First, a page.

When starting a new application, most of the time it’s just you as a single developer trying to get an MVP out. It may take years before you’re in a position to on-board 1 other developer and even then, splitting your back-end and front-end is not close to necessary at that scale.
I wrote about this topic a bit in the context of microservices but a similar philosophy applies to splitting out your front end and back end https://nickjanetakis.com/blog/microservices-are-something-you-grow-into-not-begin-with.
Are browser-based client applications important?
I can’t imagine how this approach would be any more fragmenting than the existing standard for rich clients – where you already have the initial server render, the client side code, and some API. LiveView just looks like a simple embedding a view within a view (which we already do in Phoenix), except the embedded view can by dynamically updated.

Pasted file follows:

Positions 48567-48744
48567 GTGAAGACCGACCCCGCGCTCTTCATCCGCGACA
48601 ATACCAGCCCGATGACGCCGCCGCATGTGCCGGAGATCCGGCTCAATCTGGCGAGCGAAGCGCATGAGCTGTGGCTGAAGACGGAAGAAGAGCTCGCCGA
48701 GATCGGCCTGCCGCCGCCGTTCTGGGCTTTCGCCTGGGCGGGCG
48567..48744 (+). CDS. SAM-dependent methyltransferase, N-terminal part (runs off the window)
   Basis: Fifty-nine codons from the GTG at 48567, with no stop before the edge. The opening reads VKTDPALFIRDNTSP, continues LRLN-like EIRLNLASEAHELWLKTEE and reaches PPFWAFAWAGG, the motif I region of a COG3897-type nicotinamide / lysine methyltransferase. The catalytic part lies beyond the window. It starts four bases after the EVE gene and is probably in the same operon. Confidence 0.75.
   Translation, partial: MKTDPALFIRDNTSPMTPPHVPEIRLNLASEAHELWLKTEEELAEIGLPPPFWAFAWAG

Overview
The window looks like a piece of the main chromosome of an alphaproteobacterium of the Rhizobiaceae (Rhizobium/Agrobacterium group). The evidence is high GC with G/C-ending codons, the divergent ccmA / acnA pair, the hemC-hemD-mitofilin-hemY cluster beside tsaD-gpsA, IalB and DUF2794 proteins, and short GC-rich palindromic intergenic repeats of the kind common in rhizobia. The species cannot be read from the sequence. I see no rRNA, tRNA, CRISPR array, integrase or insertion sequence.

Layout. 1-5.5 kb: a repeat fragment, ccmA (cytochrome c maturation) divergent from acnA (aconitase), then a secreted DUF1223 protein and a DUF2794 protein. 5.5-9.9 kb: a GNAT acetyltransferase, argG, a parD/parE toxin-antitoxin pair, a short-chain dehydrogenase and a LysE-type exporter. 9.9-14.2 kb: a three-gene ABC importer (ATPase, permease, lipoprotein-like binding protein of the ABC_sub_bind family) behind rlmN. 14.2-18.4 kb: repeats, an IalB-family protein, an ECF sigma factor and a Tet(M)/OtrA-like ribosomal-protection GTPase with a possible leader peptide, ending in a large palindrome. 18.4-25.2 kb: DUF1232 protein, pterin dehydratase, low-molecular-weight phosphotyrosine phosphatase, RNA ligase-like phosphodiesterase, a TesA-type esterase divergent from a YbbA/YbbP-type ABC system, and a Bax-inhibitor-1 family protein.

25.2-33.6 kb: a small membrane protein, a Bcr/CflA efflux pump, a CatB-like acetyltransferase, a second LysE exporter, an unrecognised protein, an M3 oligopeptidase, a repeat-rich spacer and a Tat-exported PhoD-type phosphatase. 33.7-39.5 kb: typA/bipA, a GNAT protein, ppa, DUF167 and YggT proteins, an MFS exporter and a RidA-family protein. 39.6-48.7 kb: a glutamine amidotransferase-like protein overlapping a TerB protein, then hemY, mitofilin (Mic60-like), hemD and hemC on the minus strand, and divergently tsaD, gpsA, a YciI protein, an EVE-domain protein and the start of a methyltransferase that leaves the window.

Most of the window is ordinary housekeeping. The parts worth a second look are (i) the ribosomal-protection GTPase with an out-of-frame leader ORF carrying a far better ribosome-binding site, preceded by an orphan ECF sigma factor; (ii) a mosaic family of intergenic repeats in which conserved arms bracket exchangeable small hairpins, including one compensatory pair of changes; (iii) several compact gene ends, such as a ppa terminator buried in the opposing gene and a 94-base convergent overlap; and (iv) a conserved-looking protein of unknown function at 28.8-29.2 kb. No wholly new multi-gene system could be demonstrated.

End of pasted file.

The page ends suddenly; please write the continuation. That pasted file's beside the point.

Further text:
Clearly it doesn’t do anything technically that couldn’t be done in 2009, but to have all the tedious and error-prone plumbing taken away seems like a huge win to me. Big props to Chris and the Phoenix team for making this happen.
One big big distinction is we have stateful components on the backend, where turbolinks requests a stateless page/fragment. So for the simplest
CounterView example, turbolinks would need to have the client send an Ajax request every second to render the stateless view. For us, the view is up and running and can send updates to the client at any time, on its own accord, such as subscribing to platform events and updating the UI, phoenix presence, etc.